The key to long-term success after weight-loss surgeryby Nicky Pellegrino
Weight-loss surgery is becoming more common, but lifestyle and attitude changes are needed for long-term success.
“GPs are far more likely to refer people now than they were when I started 10 years ago,” says Auckland surgeon Stephanie Ulmer. “It was very unusual then for GPs even to discuss it with their patients.”
Today, bariatric surgery is no longer seen as a solution only for what Ulmer calls “the-tip-of-the-iceberg people” – super-obese patients with major lifestyle-related illnesses.
“It’s also for people you wouldn’t look twice at on the street. A body mass index (BMI) of 30 is the lowest I will offer surgery for. That’s not someone you would think of as having an obesity issue, but they can benefit just as much as those with a BMI of 60-65 who can’t tie their shoelaces.
“They may have struggled with weight their whole life, resulting in hypertension, joint pain and back problems. Yo-yo dieting may have become normal. And they have a fatty liver, which may not have been diagnosed, but I see it when I do the surgery.”
Studies have shown that although people can lose about 10% of their body weight through diet and exercise, the body’s mechanisms work to return it to a set point, so most will regain the lost kilos. For many, that struggle becomes even harder as the years go by.
“The natural history of BMI is that it increases over time,” says Ulmer. “Our metabolic requirements drop with age, but if the amount you’re eating doesn’t drop, too, then gradually you’ll put on weight.”
Keyhole surgery has revolutionised weight-loss procedures, reducing the risks and hospital care needed, making it more accessible.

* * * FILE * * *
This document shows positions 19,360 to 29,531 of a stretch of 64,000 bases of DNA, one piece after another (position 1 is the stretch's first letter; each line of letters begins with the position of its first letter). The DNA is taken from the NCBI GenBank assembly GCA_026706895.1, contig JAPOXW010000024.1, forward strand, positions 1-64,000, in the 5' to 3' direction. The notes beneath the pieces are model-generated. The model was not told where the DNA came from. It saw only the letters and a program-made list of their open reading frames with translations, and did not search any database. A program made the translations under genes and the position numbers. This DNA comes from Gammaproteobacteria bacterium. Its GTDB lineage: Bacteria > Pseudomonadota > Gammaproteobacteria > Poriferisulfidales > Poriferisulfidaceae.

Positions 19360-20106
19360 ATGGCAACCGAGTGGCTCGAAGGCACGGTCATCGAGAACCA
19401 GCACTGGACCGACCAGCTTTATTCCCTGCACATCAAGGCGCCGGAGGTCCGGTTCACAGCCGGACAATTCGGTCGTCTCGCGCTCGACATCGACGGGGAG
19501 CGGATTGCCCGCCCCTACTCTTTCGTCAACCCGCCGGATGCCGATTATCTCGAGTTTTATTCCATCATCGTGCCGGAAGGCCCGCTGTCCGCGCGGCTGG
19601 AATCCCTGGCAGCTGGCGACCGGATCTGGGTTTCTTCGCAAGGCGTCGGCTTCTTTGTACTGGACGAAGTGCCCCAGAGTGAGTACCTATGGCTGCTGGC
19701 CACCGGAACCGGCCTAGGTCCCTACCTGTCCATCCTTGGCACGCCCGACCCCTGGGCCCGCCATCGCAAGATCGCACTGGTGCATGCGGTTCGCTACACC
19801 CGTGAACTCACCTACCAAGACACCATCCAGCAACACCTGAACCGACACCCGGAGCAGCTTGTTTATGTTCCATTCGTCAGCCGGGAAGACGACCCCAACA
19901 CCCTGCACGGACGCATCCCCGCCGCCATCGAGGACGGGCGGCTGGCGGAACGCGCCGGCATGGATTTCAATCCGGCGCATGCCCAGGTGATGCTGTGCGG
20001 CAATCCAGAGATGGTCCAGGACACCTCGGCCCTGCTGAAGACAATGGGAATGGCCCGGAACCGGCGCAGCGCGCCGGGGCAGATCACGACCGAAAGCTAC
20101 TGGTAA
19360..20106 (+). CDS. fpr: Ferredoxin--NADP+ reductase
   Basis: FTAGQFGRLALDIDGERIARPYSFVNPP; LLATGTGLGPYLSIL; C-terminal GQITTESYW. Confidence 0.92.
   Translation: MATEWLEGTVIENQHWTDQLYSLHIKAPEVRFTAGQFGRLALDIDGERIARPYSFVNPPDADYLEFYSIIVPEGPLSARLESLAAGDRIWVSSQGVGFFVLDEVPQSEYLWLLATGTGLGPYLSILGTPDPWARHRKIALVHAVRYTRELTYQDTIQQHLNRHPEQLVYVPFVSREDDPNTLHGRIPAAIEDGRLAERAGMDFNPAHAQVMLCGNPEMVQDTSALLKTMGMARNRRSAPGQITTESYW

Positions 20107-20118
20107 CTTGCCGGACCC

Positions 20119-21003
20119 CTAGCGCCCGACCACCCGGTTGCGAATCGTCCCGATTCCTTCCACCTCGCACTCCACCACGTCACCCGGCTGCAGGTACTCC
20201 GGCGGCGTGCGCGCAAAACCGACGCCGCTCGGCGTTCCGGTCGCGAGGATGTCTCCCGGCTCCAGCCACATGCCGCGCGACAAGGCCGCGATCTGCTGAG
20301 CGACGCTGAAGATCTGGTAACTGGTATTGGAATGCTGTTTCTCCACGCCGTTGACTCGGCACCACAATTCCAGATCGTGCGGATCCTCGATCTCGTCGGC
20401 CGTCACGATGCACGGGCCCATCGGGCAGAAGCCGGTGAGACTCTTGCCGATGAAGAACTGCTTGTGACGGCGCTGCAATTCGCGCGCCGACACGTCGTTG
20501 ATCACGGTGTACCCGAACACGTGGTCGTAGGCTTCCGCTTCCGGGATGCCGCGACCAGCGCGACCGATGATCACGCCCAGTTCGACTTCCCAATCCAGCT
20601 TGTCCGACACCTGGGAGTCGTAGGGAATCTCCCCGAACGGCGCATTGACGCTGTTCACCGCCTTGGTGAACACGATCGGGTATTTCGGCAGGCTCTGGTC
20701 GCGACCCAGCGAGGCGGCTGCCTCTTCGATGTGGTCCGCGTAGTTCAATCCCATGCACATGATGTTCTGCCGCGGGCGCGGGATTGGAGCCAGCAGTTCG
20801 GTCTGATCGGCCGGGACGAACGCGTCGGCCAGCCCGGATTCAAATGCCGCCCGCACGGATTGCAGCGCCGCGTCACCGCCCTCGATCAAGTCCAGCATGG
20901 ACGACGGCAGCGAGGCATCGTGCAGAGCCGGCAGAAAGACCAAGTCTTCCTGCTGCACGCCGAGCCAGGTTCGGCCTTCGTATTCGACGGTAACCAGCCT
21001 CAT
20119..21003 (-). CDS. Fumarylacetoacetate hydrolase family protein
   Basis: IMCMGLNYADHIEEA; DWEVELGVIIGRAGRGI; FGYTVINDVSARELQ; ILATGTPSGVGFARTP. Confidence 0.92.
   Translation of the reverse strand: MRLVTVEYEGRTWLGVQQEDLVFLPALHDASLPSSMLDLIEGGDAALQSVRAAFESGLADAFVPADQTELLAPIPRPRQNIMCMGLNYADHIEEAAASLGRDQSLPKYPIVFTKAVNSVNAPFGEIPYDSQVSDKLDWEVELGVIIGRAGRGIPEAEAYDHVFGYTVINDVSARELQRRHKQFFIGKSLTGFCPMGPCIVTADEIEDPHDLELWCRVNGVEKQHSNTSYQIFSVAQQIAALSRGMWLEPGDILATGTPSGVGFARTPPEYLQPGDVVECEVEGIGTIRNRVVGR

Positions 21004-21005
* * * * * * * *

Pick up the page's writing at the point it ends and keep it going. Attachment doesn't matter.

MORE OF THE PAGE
Gastric sleeve surgery is now the most common procedure worldwide. In recent years, it has overtaken gastric band and bypass surgeries because it is viewed as the most effective, least invasive option with the lowest chance of long-term complications.
A gastric sleeve reduces the size of the stomach, from a sac to a narrow tube with about 80% less capacity. Weight is lost because smaller portions of food make the patient feel full, and the procedure also reduces some appetite-stimulating hormones. Aside from that, the stomach digests calories and absorbs nutrients normally.
“Nutritionally, you can maintain health without the use of supplements, although most people will take a multivitamin,” says Ulmer.
In bypass surgery, the gastrointestinal tract is rerouted and the stomach reduced to a small pouch, so nutrients aren’t absorbed very well and patients rely on vitamin and mineral supplements to stay healthy. The gastric band fell out of favour because it is less effective over time and involves having a foreign object in the body, which always carries risks, says Ulmer.
Gastric-sleeve surgery costs more than $20,000 and, although district health boards are funding more procedures, demand is outstripping supply. High-profile success stories, such as that of politician Paula Bennett, who shed 50kg following a gastric bypass, have helped the image of bariatric surgery. But success is not guaranteed and about 40% of patients will eventually regain some or all of their lost weight.
“If you’re not going to buy into the change process, then two years later, the weight is going to come back,” says Ulmer. “The brain has to come along with the physical side of it. Emotional eating or making bad food choices means what I do is going to work for a bit, but not in the long-term.”
In the first weeks following surgery, the drastically resized stomach forces patients to eat very small amounts of pureed food, which makes weight loss easy. Although the stomach never returns to its original size, it relaxes enough for three meals a day to be eaten, but they are side-plate-sized rather than big portions. This is when self-control, commitment and healthy food and drink choices are crucial.
“People who, six months down the track, want to replicate what they had pre-surgery run into trouble,” says Ulmer. “You have to create a new normal that you can see yourself continuing with in five or 10 years.”
This article was first published in the June 8, 2019 issue of the New Zealand Listener.
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